Rana Plaza's workers, 7 years on
- 57% of Rana Plaza survivors have remained jobless
- 9.10 % have no income due to their physical condition
- 10.5 % said their monthly income is below Tk5,300
- 12.5 % of surviving workers continue to suffer from psychological trauma
- 27.5 % of survivors have fully recovered from the trauma
Some 57 percent survivors of the Rana Plaza tragedy have remained unemployed for the last seven years as most of them have yet to recover from the physical and mental trauma of the factory collapse.
Of the survivors, just 27.5 percent have fully recovered from the trauma of Bangladesh's largest industrial disaster, according to a survey by ActionAid Bangladesh.
The international NGO – working against poverty and injustice worldwide – yesterday unveiled the report at an online media briefing titled "7th Year of the Rana Plaza Tragedy and Covid-19".
According to the International Labour Organisation (ILO), the collapse of Rana Plaza – a nine-storey building that housed five garment factories on Dhaka's outskirts – killed at least 1,132 people and injured more than 2,500 on April 24, 2013.
Among the survivors, around 60 people's limbs were amputated and 200 suffered severe injuries, it added.
The ActionAid survey has shown some 12.5 percent of the surviving workers still suffer from psychological trauma.
Fourteen percent of the injured said their physical condition has deteriorated as they do not have enough money for further treatment and 58.5 percent are relatively stable.
Some 43 percent said they are engaged in work, including self-employment. However, 9.10 percent have no income due to their physical conditions and 10.5 percent said their monthly income is below Tk5,300.
Farah Kabir, country director of ActionAid Bangladesh, said the Rana Plaza tragedy was a life-changing challenge. "Their livelihoods have not been ensured even seven years after the collapse."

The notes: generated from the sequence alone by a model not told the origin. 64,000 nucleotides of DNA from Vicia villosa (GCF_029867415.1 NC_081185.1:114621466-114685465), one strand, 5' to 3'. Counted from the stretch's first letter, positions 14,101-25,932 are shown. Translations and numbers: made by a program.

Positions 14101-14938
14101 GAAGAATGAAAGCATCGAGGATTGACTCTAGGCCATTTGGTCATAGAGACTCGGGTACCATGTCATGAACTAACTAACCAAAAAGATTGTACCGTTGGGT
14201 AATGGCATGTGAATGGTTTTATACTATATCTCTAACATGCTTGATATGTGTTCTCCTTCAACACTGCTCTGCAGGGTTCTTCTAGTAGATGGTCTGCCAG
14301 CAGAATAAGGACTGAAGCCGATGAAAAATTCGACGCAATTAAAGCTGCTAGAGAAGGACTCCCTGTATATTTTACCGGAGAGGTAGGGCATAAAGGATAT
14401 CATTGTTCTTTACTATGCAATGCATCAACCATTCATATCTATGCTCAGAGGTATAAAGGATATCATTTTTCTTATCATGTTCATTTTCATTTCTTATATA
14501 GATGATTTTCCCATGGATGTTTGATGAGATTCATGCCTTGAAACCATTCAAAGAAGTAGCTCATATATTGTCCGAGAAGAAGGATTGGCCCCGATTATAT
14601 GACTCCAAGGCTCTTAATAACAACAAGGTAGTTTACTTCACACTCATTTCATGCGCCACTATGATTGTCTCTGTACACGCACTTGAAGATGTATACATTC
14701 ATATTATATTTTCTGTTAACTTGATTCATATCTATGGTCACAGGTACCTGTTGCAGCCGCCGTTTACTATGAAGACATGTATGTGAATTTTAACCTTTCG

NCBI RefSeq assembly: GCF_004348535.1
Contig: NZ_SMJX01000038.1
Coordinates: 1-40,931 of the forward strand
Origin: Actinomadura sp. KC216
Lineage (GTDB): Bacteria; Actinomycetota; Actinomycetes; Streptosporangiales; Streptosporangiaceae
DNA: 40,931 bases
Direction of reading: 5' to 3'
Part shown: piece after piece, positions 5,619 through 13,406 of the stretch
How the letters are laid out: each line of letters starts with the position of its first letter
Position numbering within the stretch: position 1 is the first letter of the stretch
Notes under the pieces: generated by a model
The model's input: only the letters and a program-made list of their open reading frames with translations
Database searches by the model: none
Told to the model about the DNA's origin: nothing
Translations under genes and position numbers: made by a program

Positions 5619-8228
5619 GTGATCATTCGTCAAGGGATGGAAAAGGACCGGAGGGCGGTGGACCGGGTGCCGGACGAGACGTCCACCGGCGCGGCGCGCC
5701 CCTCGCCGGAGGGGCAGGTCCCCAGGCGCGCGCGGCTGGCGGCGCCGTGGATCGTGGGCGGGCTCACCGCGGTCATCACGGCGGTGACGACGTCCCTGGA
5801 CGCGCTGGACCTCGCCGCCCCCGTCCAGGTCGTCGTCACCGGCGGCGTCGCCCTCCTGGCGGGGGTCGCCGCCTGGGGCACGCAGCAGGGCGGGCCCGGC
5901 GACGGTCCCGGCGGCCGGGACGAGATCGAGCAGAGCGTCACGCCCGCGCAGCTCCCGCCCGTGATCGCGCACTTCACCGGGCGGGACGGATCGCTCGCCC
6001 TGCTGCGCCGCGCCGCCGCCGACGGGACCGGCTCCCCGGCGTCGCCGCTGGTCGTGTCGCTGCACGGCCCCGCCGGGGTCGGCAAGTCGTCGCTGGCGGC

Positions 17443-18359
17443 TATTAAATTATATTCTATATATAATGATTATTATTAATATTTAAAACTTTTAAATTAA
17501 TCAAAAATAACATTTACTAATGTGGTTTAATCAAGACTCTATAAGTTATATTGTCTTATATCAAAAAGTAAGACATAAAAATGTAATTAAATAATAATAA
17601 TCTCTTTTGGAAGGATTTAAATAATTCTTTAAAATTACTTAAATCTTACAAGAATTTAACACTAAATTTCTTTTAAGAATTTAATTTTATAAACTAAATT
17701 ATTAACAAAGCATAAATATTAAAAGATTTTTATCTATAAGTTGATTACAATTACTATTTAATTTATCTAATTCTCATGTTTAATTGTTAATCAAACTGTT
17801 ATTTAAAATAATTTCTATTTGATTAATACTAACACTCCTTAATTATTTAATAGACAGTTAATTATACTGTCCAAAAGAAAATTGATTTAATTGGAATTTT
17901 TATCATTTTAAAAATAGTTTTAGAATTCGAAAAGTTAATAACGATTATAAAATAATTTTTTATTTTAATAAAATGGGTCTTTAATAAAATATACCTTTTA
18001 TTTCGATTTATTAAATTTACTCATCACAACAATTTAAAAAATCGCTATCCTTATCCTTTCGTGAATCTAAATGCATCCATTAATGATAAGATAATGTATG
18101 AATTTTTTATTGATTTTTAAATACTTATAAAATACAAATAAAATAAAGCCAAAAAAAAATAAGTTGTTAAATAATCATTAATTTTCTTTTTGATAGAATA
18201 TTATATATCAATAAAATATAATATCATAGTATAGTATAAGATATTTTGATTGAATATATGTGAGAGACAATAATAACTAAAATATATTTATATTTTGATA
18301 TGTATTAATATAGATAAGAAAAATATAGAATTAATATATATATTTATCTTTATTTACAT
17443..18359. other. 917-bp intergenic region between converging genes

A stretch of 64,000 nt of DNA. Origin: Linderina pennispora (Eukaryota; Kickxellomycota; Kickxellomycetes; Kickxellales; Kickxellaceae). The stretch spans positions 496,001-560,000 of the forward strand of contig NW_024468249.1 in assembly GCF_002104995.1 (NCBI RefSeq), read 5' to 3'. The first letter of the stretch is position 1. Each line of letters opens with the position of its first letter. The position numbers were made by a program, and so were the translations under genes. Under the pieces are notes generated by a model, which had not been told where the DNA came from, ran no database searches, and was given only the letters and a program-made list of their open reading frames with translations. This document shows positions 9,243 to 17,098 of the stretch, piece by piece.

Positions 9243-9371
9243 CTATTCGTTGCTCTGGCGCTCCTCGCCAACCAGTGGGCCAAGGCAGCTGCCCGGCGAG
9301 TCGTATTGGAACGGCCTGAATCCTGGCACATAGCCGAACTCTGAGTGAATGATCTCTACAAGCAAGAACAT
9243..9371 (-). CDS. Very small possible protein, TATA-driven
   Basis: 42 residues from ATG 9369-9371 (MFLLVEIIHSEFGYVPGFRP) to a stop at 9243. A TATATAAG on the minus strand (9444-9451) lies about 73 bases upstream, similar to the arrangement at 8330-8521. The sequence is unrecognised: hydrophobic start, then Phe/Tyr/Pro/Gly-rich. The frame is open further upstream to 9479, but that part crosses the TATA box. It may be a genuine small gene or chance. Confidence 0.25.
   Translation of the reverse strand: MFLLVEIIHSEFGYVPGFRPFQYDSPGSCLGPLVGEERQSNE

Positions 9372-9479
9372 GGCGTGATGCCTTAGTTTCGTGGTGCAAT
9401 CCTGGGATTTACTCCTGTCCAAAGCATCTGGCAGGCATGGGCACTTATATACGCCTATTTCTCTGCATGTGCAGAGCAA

She said the survey was conducted on 200 survivors over the telephone with a structured questionnaire from February 23 to March 2 this year.
ActionAid Bangladesh conducts such a survey every year to determine the condition of the survivors' physical and mental health as well as of their livelihood conditions, she added.
Kabir urged the government to focus on those survivors and allocate some money for their betterment and treatment.
Dr Hameeda Hossain, chairperson of Ain o Salish Kendra, said after the Rana Plaza collapse, working conditions have improved but not workers' livelihoods.
"We are not able to rest yet as workers' compensation, just Tk2 lakh, is insufficient at this time," she added.
She suggested introducing an insurance scheme, for workers, that would help bear treatment costs if workers are in an accident.
Khondaker Golam Moazzem, research director of the Centre for Policy Dialogue, said the novel coronavirus cannot be dealt with by any country alone – especially developing countries. They require international assistance.
"Brands and buyers purchase our products. They must understand the need for workers' safety during and after the Covid-19 pandemic," he said.
Moazzem said, "The spirit of shared responsibilities among brands, retailers, and buyers has been questionable since the outbreak of the virus."
Tuomo Poutiainen, country director of ILO Bangladesh, said, "To keep the economy afloat, factory operations must resume, but they might not be able to regain their earlier strength. In this case, workers' safety should be given top priority."
''We have submitted a general occupational safety health guideline on Covid-19 to the Ministry of Health – it has put out a garment sector-specific one,'' he added.
"On the safety side, there is some experience, but they [the ministry] must localise or adapt those guidelines," Tuomo said.
Nazma Akter, president of Sommilito Garments Sramik Federation, said if owners reopen their factories right now, workers will die.
''If workers do not remain alive, how will the industry survive without workers?" she asked.
She also demanded that if a worker is infected with Covid-19 on the job at a factory, entrepreneurs must compensate the individual according to international standards, not as per the local labour law.
Salahuddin Bablu, business editor of SATV also spoke at the event.
The Rana Plaza tragedy killed at least 1,132 people and injured more than 2,500 on April 24, 2013